Fear of Controversy: From both progressive and conservative perspectives, games that stray too far out of the evergreen "straight white male protagonist goes through the plot of a Bond movie without the sex scene" are vulnerable to criticism and — if people get really irked — full-blown controversy. This gives game makers and marketers an economic incentive to make bland stories as opposed to stepping out on a limb (note: for some, a limb can be as little as having a female protagonist). This should obviously be abolished. People should fucking chill, yes, but the only lasting solution is taking marketing out of the creative process.



  • Eh, I will probably say too much on this because people have taken the subject way out of hand over the last few years and I'm quite tired of it.

    Not everything needs to be "Made for everyone" all the time, and that needs to be OK. That's what I think.

    If I refuse to play a game because it's a little too on the nose with it's fan service (Senran Kagura for example) then that's just on me, but I don't have a right to complain about it existing, nor does anyone else, this is an attitude that needs correcting.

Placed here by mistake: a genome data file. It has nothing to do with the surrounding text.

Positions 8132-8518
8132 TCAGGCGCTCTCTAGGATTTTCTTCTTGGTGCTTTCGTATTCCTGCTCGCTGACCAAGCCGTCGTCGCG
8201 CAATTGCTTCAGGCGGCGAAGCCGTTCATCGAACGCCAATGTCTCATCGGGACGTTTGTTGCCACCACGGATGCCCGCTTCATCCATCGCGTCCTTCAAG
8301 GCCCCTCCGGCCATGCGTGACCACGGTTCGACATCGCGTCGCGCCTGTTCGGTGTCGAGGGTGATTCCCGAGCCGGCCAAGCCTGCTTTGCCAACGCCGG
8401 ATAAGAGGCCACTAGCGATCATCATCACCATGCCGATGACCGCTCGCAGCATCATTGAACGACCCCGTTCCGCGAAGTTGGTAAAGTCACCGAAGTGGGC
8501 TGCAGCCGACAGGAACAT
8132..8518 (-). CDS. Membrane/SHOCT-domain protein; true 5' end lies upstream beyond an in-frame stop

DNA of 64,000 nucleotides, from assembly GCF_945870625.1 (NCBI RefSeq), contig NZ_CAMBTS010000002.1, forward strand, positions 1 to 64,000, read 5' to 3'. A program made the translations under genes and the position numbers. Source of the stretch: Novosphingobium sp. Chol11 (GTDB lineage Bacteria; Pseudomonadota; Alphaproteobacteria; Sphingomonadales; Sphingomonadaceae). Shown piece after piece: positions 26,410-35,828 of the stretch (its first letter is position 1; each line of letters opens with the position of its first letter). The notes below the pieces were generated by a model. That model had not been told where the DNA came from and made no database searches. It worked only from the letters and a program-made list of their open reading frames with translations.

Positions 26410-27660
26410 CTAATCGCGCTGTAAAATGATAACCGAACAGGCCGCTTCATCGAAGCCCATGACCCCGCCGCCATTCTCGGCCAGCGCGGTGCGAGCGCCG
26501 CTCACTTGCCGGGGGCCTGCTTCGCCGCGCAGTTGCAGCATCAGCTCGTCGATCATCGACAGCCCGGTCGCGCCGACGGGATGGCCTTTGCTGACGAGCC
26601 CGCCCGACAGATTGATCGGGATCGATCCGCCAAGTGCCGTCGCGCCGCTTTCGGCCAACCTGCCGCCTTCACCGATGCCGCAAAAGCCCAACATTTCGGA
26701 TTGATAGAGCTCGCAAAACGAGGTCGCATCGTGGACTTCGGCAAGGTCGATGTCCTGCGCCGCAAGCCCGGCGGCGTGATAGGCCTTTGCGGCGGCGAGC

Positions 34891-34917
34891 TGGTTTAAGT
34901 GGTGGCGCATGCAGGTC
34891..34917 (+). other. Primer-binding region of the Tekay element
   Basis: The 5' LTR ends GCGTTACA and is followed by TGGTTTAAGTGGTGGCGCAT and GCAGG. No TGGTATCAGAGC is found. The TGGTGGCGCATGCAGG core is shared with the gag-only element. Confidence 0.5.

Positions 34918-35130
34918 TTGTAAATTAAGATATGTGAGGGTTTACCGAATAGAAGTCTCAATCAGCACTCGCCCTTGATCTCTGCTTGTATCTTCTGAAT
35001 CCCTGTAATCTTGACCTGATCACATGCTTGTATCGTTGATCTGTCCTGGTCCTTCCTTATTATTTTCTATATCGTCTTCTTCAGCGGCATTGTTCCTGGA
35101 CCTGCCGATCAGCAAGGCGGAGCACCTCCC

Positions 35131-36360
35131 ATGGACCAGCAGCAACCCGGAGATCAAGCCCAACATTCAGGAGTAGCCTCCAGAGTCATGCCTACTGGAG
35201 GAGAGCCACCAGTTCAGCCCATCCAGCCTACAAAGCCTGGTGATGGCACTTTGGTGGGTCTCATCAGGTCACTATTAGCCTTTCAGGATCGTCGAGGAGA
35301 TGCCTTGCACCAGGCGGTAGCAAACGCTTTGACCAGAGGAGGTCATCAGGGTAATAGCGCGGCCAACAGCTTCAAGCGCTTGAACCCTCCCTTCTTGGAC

If you don't like something, don't buy it. It's existence isn't hurting you. It's success isn't hurting you.

    On the subject of "Equality and diversity" I feel about it in movies as I do with games, it needs to be natural and fluid. I don't need genders or races shoved in my face for the sake of it (Using the Ghostbusters reboot as a loose example here), I'm going to play the game or watch the film because the writing is good and the characters are likable, if they happen to be Non-white, female or whatever? Cool, I'm totally for that.